by Jan Johnson
This is a condensed version of chapter 11 of Jan’s book Growing Compassionate Kids.
The volunteer coordinator at the rescue mission downtown was stunned by my request. I had called to volunteer my family of four to serve at their urban “neighborhood” picnic just after the Los Angeles riots. “Your family can join the college group that’s coming. This is so unusual. We’ve never had a whole family volunteer before.”
Exactly. Families aren’t expected to serve together. Christian parents (especially single parents who have no spouse to watch the children) stand confused as this question wars within them: Do I serve my family or do I serve others?
Those of us who are church leaders are especially torn. We grieve when we see a dad and mom showing up faithfully at umpteen church meetings while their children clamor for attention. We vow not to fall into the same trap and so we clear the calendar and stay home every night. Tired of that all or nothing game, I serve in only one capacity at a time at my church, but I could write an epic poem detailing the gracious ways I’ve said no to requests to do more. I love my church; I love my family. Why do I feel as if I’m choosing sides, having to balance my attention? Aren’t we on the same side?
To prove we could be on the same side, I called the mission downtown and volunteered all four members of my family. As anyone might guess, my eleven and twelve-year-old children worked harder that day than they’ve ever worked in my kitchen. They cleaned up spills and shared juice cans with each other without one hint from my husband or me. We didn’t growl when one of us accidentally splashed red punch on our white shirts. The four of us worked side by side, listening to guests’ stories and holding undernourished, cooing babies. When one of us got tired, another spelled that one. Afterward our kids enticed us to explore the crumbling walls of the mission and we enjoyed the kitchen help’s offer of ice cream sundaes made from leftovers.
A study by the Points of Light Foundation on family volunteerism verbalizes what we learned that day. The study found that volunteer families enjoy themselves more than individual volunteers do. They get to know each other better and they like working side by side with people they already know. The organizations like having entire families volunteer because they volunteer more frequently and the organization can recruit more volunteers per telephone call. (Their not-so-elaborate recruitment scheme is to ask individuals, Why don’t you bring your family along?)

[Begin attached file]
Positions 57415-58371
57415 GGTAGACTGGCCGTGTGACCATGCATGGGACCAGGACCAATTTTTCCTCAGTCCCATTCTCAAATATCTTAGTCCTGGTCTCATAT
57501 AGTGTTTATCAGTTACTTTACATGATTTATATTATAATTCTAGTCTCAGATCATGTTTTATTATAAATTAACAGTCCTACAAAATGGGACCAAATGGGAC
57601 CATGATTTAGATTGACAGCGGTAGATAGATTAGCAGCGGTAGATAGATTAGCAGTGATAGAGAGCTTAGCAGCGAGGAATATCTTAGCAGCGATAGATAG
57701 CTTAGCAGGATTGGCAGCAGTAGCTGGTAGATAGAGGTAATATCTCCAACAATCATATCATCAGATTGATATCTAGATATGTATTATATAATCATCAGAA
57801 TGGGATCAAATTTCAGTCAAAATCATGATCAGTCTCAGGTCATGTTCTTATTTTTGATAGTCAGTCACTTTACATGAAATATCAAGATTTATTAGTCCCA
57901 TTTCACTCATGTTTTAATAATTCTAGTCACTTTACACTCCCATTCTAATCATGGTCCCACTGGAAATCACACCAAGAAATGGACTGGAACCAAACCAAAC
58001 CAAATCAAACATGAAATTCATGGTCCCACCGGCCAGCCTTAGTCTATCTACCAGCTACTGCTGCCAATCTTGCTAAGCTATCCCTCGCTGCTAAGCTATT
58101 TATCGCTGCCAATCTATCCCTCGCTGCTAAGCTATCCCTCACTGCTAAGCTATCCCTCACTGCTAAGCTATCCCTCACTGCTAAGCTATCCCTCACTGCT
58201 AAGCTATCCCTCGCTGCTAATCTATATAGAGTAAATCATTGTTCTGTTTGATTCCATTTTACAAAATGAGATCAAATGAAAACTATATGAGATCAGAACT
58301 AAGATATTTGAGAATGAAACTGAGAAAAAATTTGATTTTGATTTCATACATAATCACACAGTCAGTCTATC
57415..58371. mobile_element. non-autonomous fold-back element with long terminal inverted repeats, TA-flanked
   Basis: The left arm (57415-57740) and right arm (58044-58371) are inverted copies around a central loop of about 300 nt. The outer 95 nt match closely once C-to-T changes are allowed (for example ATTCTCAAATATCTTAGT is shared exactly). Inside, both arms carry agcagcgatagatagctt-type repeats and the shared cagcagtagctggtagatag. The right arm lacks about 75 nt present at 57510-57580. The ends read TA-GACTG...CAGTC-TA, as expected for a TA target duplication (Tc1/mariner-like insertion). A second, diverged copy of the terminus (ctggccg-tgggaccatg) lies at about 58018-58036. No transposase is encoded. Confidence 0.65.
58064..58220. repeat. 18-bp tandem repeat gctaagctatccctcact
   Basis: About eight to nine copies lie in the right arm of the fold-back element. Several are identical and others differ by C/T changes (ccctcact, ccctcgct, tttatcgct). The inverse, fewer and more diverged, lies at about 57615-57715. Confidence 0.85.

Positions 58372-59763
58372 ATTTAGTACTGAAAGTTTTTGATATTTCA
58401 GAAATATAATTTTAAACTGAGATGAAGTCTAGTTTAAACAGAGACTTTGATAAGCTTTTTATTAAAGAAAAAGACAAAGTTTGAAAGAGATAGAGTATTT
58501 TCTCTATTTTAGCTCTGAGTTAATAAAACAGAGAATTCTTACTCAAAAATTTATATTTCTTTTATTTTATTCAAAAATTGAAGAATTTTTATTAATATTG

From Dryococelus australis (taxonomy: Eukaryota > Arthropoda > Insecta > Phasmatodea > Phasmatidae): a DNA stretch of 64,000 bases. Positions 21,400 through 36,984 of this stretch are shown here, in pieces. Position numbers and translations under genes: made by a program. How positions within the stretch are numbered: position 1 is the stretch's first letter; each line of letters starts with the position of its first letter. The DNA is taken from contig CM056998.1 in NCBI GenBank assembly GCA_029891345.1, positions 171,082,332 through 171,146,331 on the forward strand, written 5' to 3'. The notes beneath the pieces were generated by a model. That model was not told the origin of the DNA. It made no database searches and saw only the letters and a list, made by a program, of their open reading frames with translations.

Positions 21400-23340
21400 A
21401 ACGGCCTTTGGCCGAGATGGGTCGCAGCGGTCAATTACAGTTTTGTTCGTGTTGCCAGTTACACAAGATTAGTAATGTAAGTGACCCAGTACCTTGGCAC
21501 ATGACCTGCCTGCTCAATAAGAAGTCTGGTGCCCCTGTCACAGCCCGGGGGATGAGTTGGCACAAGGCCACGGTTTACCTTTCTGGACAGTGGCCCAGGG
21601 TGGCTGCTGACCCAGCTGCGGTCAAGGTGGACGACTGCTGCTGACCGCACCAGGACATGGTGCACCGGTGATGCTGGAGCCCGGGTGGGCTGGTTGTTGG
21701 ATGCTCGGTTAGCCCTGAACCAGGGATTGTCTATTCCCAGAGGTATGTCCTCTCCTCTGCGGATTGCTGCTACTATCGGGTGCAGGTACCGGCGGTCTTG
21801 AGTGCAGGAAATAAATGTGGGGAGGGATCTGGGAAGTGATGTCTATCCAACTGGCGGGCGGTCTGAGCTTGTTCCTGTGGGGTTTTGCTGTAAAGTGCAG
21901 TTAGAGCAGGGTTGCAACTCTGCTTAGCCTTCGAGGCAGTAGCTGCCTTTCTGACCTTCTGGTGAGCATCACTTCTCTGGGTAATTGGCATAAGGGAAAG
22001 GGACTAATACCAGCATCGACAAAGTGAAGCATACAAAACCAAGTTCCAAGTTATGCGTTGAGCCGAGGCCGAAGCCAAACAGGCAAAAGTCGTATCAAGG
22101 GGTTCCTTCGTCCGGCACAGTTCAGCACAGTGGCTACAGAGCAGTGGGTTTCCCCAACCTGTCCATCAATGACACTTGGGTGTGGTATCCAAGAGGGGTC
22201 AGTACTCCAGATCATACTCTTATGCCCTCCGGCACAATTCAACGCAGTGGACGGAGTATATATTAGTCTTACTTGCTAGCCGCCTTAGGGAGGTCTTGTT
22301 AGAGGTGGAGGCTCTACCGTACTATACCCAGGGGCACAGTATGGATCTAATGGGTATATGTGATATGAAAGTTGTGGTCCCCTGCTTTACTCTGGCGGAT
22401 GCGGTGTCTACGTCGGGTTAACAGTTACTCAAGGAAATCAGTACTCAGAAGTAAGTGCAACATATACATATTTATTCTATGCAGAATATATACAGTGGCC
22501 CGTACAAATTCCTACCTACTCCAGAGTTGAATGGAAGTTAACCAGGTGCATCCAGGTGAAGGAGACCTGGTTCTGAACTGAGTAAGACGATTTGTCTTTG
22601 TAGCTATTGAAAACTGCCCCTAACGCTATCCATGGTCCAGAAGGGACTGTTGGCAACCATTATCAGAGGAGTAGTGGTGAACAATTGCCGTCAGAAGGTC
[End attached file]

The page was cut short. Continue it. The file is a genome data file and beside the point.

From a parent’s angle, volunteering as a family is so practical. Our time is so valuable and we’re pulled in so many directions but we want to spend meaningful time together. We’re eager to do more than tell our kids that loving God means giving ourselves to others, we want to show them and watch them try it out themselves. One friend feels these pressures so keenly that she told me, “Ministries aren’t going to survive the 1990s unless they allow families to serve together.”
The main roadblock, according to the study, is finding projects that are suitable for various ages within a volunteering family. Frequent family activities include: friendly visiting, environmental projects, recreation and sports programs, meal delivery and working with the aged.
We as parents can help churches design appropriate activities by “infiltrating” existing programs. When the youth group made its regular trip to a nearby rescue mission, my husband and I volunteered to drive. The director needed an impromptu speaker for the worship service, so my off-the-cuff husband volunteered. My junior high son sat in the service amazed to see his dad using a football illustration and a few favorite Bible verses to explain the gospel. “Is that Dad?” he asked me.
Yet the church program is changing. Some youth ministers are designing mission trips that are for teens’ families, not just teens. One nursery coordinator notices when an elementary child or teen volunteers to work in the church nursery and asks the rest of the family to work as a team that day. At another church, families sign up to prepare communion together.
I don’t expect anyone to disagree with families serving together. That’s what’s wrong. This is a yawn-and-doze issue. We’re content to let the extremes continue: children isolated from Super Volunteer Mom or Dad or, Mom and Dad dropping everything because they’re ministering to their family to the exclusion of everything else.
How about using your voice to speak up for families serving together? Start with what you’re already doing and wax eloquent about it to the people who plan your church’s activities. If your family helps someone move, tell your pastor how much you enjoyed those father-son heaving-the-piano moments. When planning an event, ask co-workers how families can work together on the event. When you’re asked to visit the elderly, take your children with you and let them charm and cheer those you visit.
But let’s stay grassroots. Please don’t start an organization called Families Serving Together and ask me to sit on the board — unless the board meeting is in Hawaii and my whole family can come.
This article originally appeared as an opinion piece in Christianity Today.
Parts of it were adapted for the book, Growing Compassionate Kids.
© Jan Johnson – For permission to reprint, Click Here